What is the Difference Between Acetylene and Propane Cutting, Which Cut is More Advantageous?

Difference Between Acetylene and Propane

What is the Difference Between Acetylene and Propane Cutting, Which Cut is More Advantageous?

Acetylene and propane gases, which are frequently preferred in cutting, welding, and annealing works together with oxygen as flammable gas, have different advantages and disadvantages when compared to each other. In both of them, it is important to use the right equipment in order to get healthy results in terms of quality, cost, and efficiency.

Before scrutinizing acetylene and propane gases in comparison with their results such as quality, cost, performance, it is necessary to briefly provide information about questions such as what acetylene gas is, what propane gas is, what is it for, what are the areas of use.

Although acetylene (C₂H₂) is a triple bond carrying hydrocarbon, it is not toxic but acts as an asphyxiant at high concentrations. It is a very flammable and combustible gas. It is used in cutting and welding works. Acetylene is passed through hot copper pipes and a substance called benzene is obtained. Benzene is used as a raw material in the production of many organic substances. It is also widely used in the production of plastics in the chemical industry.

Propane (C3H8) is a colorless gas composed of carbon and hydrogen. It is used as a flammable gas in welding and cutting works as in acetylene gas. Liquid petroleum gas (LPG) contains lots of propane. In industry and our daily life, it is also used as a fuel in forklifts and many buses, as a tube in homes, in kitchens, and in generators to provide electricity.

Cutting process

When the flame temperatures are compared, we see that the oxy-acetylene flame reaches higher temperature values than the oxy-propane flame.

Oxy-Propane: 2800°C

Nevertheless, when the two mixture gases are examined as heating value, the fact that the heating value of the flame formed by oxy-propane gas is higher attracts attention.

Oxy-Propane: 95,758 KJ/m³
Oxy-Acetylene: 54,772 KJ/m³

The higher flame temperature of oxy-acetylene is not sufficient for it to be preferred over oxy-propane alone. The high focused heat release capacity of oxy-acetylene gas allows it to cut holes faster. Cutting thin sheets can be made more practically with oxy-acetylene.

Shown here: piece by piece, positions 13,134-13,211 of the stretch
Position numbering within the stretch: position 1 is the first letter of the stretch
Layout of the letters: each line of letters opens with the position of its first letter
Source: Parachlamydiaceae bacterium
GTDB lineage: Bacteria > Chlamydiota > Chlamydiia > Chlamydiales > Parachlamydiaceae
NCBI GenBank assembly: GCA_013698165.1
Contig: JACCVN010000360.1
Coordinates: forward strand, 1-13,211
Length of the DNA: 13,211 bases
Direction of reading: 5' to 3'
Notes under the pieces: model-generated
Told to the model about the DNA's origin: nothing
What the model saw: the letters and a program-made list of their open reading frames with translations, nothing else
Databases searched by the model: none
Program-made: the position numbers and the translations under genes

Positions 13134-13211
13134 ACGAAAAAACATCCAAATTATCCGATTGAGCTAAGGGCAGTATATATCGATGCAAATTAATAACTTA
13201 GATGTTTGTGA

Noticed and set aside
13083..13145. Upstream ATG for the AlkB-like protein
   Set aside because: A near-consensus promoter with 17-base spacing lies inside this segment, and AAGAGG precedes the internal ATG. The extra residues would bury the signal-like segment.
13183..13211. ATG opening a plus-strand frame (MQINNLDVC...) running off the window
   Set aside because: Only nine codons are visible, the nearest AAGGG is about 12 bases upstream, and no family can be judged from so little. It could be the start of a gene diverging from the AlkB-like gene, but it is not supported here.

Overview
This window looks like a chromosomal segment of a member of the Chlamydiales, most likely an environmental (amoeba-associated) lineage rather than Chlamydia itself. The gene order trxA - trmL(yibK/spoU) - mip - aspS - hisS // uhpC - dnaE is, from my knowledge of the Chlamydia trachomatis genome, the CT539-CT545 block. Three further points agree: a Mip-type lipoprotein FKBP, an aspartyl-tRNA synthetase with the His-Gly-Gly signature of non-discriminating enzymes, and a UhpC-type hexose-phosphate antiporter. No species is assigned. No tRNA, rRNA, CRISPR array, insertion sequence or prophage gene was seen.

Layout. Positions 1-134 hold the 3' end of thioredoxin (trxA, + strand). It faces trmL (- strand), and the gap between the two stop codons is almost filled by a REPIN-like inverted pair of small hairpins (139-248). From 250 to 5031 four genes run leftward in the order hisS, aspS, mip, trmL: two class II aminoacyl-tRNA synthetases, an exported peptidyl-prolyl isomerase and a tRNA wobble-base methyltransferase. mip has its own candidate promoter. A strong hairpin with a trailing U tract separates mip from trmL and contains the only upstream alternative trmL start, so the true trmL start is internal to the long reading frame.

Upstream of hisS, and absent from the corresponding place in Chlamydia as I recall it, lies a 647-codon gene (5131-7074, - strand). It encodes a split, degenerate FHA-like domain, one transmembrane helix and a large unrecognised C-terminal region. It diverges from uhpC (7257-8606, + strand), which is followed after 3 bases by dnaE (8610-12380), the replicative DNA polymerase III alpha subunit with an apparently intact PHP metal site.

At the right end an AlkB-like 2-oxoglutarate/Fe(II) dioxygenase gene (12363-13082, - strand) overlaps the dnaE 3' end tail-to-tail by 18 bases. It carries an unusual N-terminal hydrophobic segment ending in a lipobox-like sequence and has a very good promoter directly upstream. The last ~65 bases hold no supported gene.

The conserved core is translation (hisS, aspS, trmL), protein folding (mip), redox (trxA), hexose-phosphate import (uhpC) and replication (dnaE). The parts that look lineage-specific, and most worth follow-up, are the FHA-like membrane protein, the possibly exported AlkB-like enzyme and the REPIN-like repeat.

Higher heating value of propane gas provides an advantage in cutting thick-sectioned parts. The area under the influence of heat is narrower than the cutting process with oxy-acetylene. The fact that the flame focus is lower than the acetylene gas reduces the risk of wearing off the edges by melting during cutting. Edge cutting quality is higher than oxy-acetylene. Oxy-propane gas is often preferred particularly in shipyards where thick-section parts are used.

Welding Process

Oxy-propane is not preferred much in oxy-gas welding. The structure of the oxy-acetylene flame allows welding to be performed by cleaning the surface of the material to be welded and creating a suitable shielding gas. Oxy-propane gas can be used in a soldering process. However, the use of oxy-acetylene gas generally gives better quality results in a soldering process.

Annealing Process

While acetylene gas creates a hotter flame, the fact that the propane gas creates a flame at a higher temperature as a result of its high calorific value, and the use of oxy-propane is preferred as it increases the annealing efficiency.

Acetylene and Propane Cost Differences

The amount of oxygen needed by propane gas to react with oxygen gas to form a flame is higher than that of acetylene. While 1 liter of acetylene gas can react with approximately 1 liter of oxygen gas, 1 liter of propane gas reacts with approximately 4 liters of oxygen gas and creates a flame. Hence, the oxygen gas consumption is about 4 times higher when propane is used.

The cost of propane gas is lower than acetylene gas. As the usage cost of which gas is more advantageous may vary depending on the place and purpose of use, the practical calculation of gas consumption in the production processes will give the most accurate result. However, the use of oxy-propane gas generally brings along lower costs.


Since acetylene gas is an unstable and unbalanced gas, it is suitable for being separated into its components. Therefore, when it is compressed with a pressure of more than 2.5 atmospheres in the free state and its temperature increases, the carbon and hydrogen in its composition start to decompose. At the same time, it explodes by increasing its pressure 11 times without ignition and combustion. As a result, pressures higher than 1.5 atmospheres are not permitted in acetylene production devices.

The result of this situation should not be perceived to mean that propane gas is a safer gas than acetylene. While acetylene gas is lighter than air, as a result of the fact that propane gas's specific gravity is heavier than air, any propane leak in a confined space can precipitate onto the floor and cause poisoning. If propane gas does not receive enough oxygen while reacting with oxygen gas, incomplete combustion may occur, giving carbon monoxide to the environment and posing a risk of poisoning.

Both gases become flammable and explosive as a result of their compounds with air and oxygen at certain rates. Flame check valves must be used for work safety.

In both methods of cutting acetylene and propane, it is important to use the right equipment to obtain healthy results in terms of quality, cost, and efficiency. To examine our products in detail, you can review the Gekamac Gas Fixtures product page.